The windows rattle. The roof leaks. Every surface cries out to be stripped, painted, or polished. But for writer Lisa Trumperton, the dilapidated manor house that once belonged to her great-grandfather is far more than the sum of its battered parts. It's the chance for a new start on her own terms. The fact that it's in the Melbourne countryside of her Australian homeland, far from the deceitful ex-husband she just left behind in New York…well, that's a bonus.
Lisa sets to work refurbishing Trumperton Manor, assisted by her son, his friends, and a "Gray Army" of retired handymen. But it's not just her ancestral home that's being transformed. As she trades her chic Manhattan clothes for jeans and work boots, Lisa is changing and fortifying her relationships with her family and her sense of self. There are floods, fires, and catastrophes, but there are new allies too, including a one-eyed cat, a stubborn cockatoo, and a rugged landscaper with an irresistible grin. Piece by piece, the house is pushing Lisa beyond her old limits, daring her to embrace something bigger, braver, and more rewarding than she ever dreamed.
Praise for Helen Brown and Her Books
"A buoyant tale, heartfelt and open." --Booklist on Cleo
"Brown writes eloquently about the bonds between women … a moving story of love and identity." --Kirkus Reviews on Cats & Daughters
|Product dimensions:||5.50(w) x 8.30(h) x 1.00(d)|
About the Author
You can visit Helen Brown at www.helenbrown.au and follow her on Facebook.
Read an Excerpt
By Helen Brown
KENSINGTON PUBLISHING CORP.Copyright © 2016 Helen Brown
All rights reserved.
A birthday ending in a zero was nothing to make a fuss about. There was enough to be grateful for — her health, a solid marriage, kids old enough to be off their hands (technically), a passable writing career. Why anyone would want to celebrate being another decade closer to filling a funeral urn was beyond Lisa Katz.
Nevertheless, she felt a prick of disappointment when, over breakfast at a diner near their apartment, she realized Jake had forgotten. But no wonder. Poor Jake was working crazy hours at the bank. His once lustrous tide of curls had receded to a charcoal reef, and the dark circles under his eyes had puffed out into pouches.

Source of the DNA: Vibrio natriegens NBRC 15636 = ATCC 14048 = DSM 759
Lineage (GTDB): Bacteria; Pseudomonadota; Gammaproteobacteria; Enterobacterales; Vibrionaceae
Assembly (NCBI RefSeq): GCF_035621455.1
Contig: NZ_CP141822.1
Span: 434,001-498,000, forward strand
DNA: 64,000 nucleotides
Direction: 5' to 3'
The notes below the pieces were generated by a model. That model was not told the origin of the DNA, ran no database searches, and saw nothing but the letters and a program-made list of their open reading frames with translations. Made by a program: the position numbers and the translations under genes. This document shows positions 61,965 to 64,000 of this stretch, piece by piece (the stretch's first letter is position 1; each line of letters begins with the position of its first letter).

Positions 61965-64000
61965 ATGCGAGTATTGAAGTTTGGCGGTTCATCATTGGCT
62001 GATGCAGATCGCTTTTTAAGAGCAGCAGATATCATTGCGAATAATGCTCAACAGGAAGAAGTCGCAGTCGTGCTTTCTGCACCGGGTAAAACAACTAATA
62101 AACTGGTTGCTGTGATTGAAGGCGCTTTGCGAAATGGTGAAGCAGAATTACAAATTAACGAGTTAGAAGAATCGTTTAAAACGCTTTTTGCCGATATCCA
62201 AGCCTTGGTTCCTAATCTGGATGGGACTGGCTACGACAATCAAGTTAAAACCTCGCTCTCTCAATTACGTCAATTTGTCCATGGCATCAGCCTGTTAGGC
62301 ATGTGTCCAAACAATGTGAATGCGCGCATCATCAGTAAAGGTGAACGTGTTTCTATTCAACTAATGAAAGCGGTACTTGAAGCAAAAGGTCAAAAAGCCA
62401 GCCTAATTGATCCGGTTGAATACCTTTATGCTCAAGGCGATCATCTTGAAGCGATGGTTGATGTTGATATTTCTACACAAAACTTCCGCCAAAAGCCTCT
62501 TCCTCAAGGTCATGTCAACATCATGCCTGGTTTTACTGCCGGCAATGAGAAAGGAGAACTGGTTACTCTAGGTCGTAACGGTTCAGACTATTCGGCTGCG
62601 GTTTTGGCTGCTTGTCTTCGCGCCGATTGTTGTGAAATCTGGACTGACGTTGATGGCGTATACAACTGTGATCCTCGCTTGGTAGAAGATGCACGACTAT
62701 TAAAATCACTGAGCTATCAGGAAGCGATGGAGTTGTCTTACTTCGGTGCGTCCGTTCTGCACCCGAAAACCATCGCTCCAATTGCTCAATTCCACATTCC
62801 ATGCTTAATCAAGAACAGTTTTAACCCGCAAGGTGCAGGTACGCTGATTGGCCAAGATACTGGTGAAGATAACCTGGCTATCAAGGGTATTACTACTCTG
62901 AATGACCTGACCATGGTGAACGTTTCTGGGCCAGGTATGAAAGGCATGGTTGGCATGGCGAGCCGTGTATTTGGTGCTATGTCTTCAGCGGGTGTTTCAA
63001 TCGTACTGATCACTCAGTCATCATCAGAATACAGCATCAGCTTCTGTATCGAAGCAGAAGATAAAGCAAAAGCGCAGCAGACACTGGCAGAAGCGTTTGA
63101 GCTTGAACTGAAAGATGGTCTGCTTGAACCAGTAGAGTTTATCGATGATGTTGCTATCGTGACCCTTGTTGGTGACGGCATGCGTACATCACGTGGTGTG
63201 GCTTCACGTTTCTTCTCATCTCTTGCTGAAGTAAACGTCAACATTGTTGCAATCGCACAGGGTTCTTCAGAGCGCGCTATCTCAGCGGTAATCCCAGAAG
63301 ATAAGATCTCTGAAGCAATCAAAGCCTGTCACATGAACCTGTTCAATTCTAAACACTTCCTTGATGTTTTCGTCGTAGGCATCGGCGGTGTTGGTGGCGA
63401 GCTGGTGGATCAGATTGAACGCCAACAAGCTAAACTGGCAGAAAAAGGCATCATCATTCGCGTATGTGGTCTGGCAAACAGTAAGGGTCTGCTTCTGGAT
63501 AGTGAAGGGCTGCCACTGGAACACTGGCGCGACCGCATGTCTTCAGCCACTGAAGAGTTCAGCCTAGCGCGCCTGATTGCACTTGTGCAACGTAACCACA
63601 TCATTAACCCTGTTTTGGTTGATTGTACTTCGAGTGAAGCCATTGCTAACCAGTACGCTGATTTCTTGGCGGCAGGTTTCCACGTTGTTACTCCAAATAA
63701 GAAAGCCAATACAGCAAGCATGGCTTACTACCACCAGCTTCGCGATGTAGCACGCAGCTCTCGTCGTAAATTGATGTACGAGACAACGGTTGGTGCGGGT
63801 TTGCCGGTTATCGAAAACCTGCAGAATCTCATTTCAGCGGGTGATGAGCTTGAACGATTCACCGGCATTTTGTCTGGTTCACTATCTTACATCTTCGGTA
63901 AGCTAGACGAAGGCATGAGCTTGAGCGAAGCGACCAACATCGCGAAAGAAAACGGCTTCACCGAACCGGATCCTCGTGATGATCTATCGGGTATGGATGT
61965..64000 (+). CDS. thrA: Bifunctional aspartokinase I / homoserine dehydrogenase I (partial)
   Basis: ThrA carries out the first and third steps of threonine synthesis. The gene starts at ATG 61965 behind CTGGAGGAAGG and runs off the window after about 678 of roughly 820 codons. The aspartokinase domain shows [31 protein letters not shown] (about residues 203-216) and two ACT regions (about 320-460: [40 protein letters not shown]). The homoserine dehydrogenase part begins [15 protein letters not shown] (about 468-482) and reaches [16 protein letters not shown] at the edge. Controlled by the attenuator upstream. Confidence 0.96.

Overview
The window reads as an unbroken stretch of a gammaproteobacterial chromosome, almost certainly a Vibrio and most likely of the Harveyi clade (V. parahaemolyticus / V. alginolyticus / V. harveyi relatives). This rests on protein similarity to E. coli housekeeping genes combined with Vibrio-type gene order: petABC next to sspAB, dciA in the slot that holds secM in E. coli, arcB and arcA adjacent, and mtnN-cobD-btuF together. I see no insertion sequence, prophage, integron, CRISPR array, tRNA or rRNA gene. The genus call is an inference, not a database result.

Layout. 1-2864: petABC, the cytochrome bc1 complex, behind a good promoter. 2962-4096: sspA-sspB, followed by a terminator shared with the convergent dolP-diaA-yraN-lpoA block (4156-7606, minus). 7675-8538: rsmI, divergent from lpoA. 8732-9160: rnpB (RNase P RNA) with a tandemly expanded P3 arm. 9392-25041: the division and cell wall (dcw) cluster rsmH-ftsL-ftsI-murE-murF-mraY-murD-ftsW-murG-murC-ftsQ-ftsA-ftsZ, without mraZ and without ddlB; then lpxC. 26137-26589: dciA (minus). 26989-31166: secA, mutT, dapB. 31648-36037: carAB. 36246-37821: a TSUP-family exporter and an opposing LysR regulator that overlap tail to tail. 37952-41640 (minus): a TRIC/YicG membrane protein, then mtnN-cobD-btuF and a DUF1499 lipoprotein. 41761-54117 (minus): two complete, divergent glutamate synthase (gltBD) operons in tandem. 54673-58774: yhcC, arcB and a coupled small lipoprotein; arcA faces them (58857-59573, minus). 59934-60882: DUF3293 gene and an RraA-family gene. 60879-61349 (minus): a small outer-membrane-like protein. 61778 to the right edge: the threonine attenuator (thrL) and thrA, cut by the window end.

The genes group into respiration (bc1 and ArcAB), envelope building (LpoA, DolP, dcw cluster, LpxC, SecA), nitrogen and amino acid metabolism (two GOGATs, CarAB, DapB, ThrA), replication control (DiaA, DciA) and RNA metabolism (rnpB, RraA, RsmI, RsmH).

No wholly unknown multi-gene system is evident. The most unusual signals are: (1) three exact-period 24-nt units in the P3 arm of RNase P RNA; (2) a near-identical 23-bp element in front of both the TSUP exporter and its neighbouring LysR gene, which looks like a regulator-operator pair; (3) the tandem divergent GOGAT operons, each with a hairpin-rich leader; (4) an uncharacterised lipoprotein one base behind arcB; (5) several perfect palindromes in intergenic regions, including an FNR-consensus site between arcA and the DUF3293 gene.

"You're still my best girl," he said, before draining his coffee and dabbing his lips with a paper napkin.
Standing, he bent over the table and brushed his lips against hers. It was one of their less awkward kissing positions, apart from when they were in bed together lying side by side.
As a teenager sprouting depressingly close to six feet, Lisa had imagined marrying someone as tall as — if not taller than — herself. But while she was getting her head around the idea of wearing flats for the rest of her life, she began to notice that most tall men were obsessed with women the size of dolls. Lisa, on the other hand, was a magnet to pint-sized Napoleons.
Still, what Jake lacked in stature he made up for with vigor. The height difference had only increased the inventiveness of their sex life in the early days. Back then, he'd stroked her large buttocks as if they were the foothills of heaven.
Now, Lisa felt a ripple of fondness combined with relief as Jake slid into his overcoat and disappeared into the gray fall morning. Pulling on her hat, cape, and fingerless gloves, she stepped outside into her own private birthday, a day of doing just what she wanted for a change.
After a couple of hours at MoMA, Lisa had a session of guilty gratification with Mark. It seemed vaguely immoral to pay for a stranger to rub oil into her back like that, but Jake was too tired these days — and Mark's hands never wandered.
Then, flushed and gleaming with oil, she headed home to their apartment building on the Upper East Side. Set several blocks back from the park and surely the ugliest building in the entire neighborhood, it frowned down on a narrow, shaded street.
At the door, Pedro greeted her with his eternal smile — a miracle, considering he held down three jobs to keep himself and his family alive. "Lucky you missed the rain, Mrs. Trumperton." He beamed.
She'd stopped asking him to call her Lisa. It was typical Pedro to use her professional name. To most people she was just Mrs. Katz, Jake's gangly appendage.
As she opened the door to their apartment, Lisa stumbled backwards.
Jake stepped toward her, his dark eyes glowing in triumph. What was he doing home this early? He took her hand and guided her to the living room.
"Happy birthday, Mom!" Ted encircled her in his arms, sending her hat tumbling to the floor.
"Ted? You came all the way from Australia?" Lisa was suddenly aware that she was shaking. "When did you get here?"
"This morning." Her son picked up her hat and dusted it off.
"How did you get time off?" She scraped her hands through her hair, hoping he wouldn't notice how oily it was from the massage.
"I've got a week before my next exam," he said.
The genetic slot machine had been kind to Ted. Not only had he inherited his father's Mediterranean coloring rather than her bloodshot, watery-eyed Nordic genes, but he was tall and well built. The shadow of a beard made his chin more pronounced and highlighted his eyes. Whatever he was up to besides architecture studies was doing him good.